Brandon DeHaven gives first local talk since his Oxy battle grabbed headlines
A young man who captured the region’s attention through the lengths his father went to save him from the world of addiction made his first appearance in Roseville Monday night, reaching out to a local audience with the blunt message that opiate addiction equals death.
In 2008, Granite Bay’s Brad DeHaven and his wife realized their family was facing a life-changing moment: Their son Brandon had been taken over by Oxycontin addiction and morphed into a dependent, full-on drug dealer with dangerous connections. Brad DeHaven went undercover, working with the Roseville police narcotics detective who had arrested Brandon to help build a case on a larger fish in the area’s drug-dealing pond. Brandon eventually got professional help with his addiction and turned his life around. After Brad DeHaven wrote a book on the experience, “Defining Moments,” Sacramento and Placer County media brought the family’s story into the spotlight.
While Brad DeHaven has become a major spokesperson against pharmaceutical pill addiction and its inroads to heroin use, Brandon has kept a lower profile, focusing on his personal journey and sobriety. On Monday night, the father and son appeared together at Woodcreek High School for a free screening of “Behind the Orange Curtain,” a film that studies how opiate use flourishes in affluent communities, killing teenagers by the day. Parents and students watched the 55-minute documentary, which includes personal accounts of two young former addicts who are permanently disabled from massive overdoses, as well as a number of parents who lost their children forever.
When the film was over, the first person to talk to the crowd was Roseville Police Sgt. Jeff Kool, the former narcotics detective who had arrested Brandon DeHaven, and then worked with his father, on the undercover operation recounted in “Defining Moments.”
“I’ve seen a big transition from prescription drugs to full heroin use,” Kool said. “We’re making heroin arrests daily now and we’re seeing it in the schools. Every community has drug problems, even the best cities.”
He added that “probably 90 percent” of Roseville’s crimes link back to various forms of drug addiction.
Kool then recounted that he had first heard about Brandon through his undercover work.
“This name kept coming up for this guy who was selling,” Kool remembered. “I had a difficult time catching him because he was very intelligent and knew how to stay under the radar.”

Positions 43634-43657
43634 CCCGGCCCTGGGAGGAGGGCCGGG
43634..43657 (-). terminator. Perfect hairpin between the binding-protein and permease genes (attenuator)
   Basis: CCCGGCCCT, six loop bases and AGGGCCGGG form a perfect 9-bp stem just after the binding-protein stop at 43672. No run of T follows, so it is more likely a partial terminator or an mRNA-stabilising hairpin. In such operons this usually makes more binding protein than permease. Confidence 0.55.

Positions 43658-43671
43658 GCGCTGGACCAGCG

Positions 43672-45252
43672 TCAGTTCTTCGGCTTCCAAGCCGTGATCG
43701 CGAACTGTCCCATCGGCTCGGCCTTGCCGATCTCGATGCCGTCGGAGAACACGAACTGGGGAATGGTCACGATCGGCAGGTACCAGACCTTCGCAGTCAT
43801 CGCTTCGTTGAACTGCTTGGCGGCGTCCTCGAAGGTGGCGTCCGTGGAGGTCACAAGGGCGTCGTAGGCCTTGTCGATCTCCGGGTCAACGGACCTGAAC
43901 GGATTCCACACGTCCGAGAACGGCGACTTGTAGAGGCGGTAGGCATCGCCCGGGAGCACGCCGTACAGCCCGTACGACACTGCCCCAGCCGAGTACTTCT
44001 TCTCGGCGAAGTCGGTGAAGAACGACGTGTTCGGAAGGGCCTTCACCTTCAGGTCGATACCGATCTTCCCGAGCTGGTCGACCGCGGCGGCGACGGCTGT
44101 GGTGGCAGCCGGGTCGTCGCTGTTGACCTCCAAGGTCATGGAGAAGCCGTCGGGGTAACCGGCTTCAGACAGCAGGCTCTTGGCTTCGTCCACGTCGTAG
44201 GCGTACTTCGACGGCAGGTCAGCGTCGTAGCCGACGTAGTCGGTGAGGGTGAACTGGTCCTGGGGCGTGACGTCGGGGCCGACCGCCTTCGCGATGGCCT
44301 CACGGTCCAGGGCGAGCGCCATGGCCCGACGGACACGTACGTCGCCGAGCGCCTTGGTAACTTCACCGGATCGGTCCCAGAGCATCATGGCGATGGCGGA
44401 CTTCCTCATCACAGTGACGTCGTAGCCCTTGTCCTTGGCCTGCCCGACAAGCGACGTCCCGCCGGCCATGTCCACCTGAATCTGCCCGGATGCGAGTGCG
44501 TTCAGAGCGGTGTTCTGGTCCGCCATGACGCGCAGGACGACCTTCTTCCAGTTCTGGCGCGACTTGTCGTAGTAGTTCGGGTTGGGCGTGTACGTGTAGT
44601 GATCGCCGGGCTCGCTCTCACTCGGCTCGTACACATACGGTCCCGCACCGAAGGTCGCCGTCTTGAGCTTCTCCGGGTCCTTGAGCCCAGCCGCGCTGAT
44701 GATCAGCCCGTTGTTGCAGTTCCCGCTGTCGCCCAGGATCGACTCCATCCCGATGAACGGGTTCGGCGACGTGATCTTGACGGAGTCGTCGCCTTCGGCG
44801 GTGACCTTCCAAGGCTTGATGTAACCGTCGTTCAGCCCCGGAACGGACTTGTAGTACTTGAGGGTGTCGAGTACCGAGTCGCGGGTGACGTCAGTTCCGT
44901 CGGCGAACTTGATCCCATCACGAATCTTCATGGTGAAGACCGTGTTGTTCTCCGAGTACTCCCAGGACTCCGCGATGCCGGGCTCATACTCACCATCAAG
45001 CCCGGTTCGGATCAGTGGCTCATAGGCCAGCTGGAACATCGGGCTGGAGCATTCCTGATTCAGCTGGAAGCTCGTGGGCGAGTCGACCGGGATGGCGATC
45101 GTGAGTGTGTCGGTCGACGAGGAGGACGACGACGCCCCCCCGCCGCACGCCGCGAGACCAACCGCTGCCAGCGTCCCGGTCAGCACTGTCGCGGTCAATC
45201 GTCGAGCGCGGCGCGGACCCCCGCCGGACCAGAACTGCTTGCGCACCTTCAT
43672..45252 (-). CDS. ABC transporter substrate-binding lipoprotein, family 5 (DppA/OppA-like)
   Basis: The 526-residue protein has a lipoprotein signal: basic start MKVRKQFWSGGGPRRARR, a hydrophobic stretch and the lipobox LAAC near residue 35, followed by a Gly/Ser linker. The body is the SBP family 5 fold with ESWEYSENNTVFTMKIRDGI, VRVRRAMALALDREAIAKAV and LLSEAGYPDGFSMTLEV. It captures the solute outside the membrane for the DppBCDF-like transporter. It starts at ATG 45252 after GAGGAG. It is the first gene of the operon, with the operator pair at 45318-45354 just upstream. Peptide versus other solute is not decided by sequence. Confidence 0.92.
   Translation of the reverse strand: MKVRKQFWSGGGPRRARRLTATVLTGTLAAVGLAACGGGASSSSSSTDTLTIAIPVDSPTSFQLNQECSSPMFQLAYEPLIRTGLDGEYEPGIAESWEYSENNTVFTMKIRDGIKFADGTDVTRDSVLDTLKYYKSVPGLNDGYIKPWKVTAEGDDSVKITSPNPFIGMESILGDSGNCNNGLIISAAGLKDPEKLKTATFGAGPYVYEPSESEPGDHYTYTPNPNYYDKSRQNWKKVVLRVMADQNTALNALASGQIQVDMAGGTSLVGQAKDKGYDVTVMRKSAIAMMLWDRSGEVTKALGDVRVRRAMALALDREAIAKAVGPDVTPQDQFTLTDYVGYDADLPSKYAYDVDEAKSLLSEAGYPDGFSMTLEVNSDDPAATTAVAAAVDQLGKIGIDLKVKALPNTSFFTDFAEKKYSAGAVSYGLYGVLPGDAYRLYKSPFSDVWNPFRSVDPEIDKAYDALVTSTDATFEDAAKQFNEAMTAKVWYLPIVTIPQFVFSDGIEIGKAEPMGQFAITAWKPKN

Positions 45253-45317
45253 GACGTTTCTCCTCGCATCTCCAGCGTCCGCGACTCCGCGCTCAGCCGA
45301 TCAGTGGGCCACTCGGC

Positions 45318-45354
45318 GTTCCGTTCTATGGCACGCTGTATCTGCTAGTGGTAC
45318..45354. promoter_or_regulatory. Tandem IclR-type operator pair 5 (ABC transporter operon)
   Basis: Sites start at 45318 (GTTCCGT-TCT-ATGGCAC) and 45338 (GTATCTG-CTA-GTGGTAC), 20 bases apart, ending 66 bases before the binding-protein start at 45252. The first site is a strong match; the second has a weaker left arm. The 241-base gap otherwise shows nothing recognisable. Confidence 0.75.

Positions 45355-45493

Brad DeHaven was the next to speak. He told the audience that despite the fact that Brandon has a good job and is making a new future for himself in the Roseville area, his son had found the courage to allow locals to connect his face with his story.
“Recovering addicts want to leave that life behind,” Brad said. “Brandon has done some radio interviews, but he’s shied away from doing appearances here because he’s starting his life all over again — so I’m very proud he’s here tonight.”
Brandon explained that he had to go through two rounds of professional treatment before he was able to have the clarity to severe his addiction from his psyche.
“Someone has to see the light at the end of the tunnel and want it for themselves,” Brandon said. “Something finally clicked in rehab and I didn’t want to hurt my family anymore. That was when I understood that my pain was nothing compared to what I was doing to them.”
Brandon also explored how being placed on behavior medications by doctors when he was young — and the habits and coping patterns it burned into him — played a role in his susceptibility to pill addiction. He recalled that a friend of his had recently glimpsed a “pill log” for students while doing work at an elementary school, noticing that dozens of kids were being given a host of behavioral medications in pill form.
“To me, that’s a joke,” Brandon said. “You’re feeding little children pills and you don’t expect them to become drug addicts?”
Brad DeHaven ended the talk by sharing a moment he had earlier in the day at a rally at the state capitol. A number of parents and former addicts who appear in “The Orange Curtain” held a demonstration against doctors who over-prescribe powerful pain killers. Brad DeHaven called it a stoic scene.
“I was one of only two parents in the crowd who hadn’t buried a child,” Brad told the audience. “At a similar event, a mother actually said to me, ‘We always said we couldn’t afford to send our son to rehab, but after he died, we came up with the cash to bury him — and it ended up being the exact same amount of money.’”
Scott Thomas Anderson can be reached at firstname.lastname@example.org. Follow him on Twitter at ScottA_RsvPT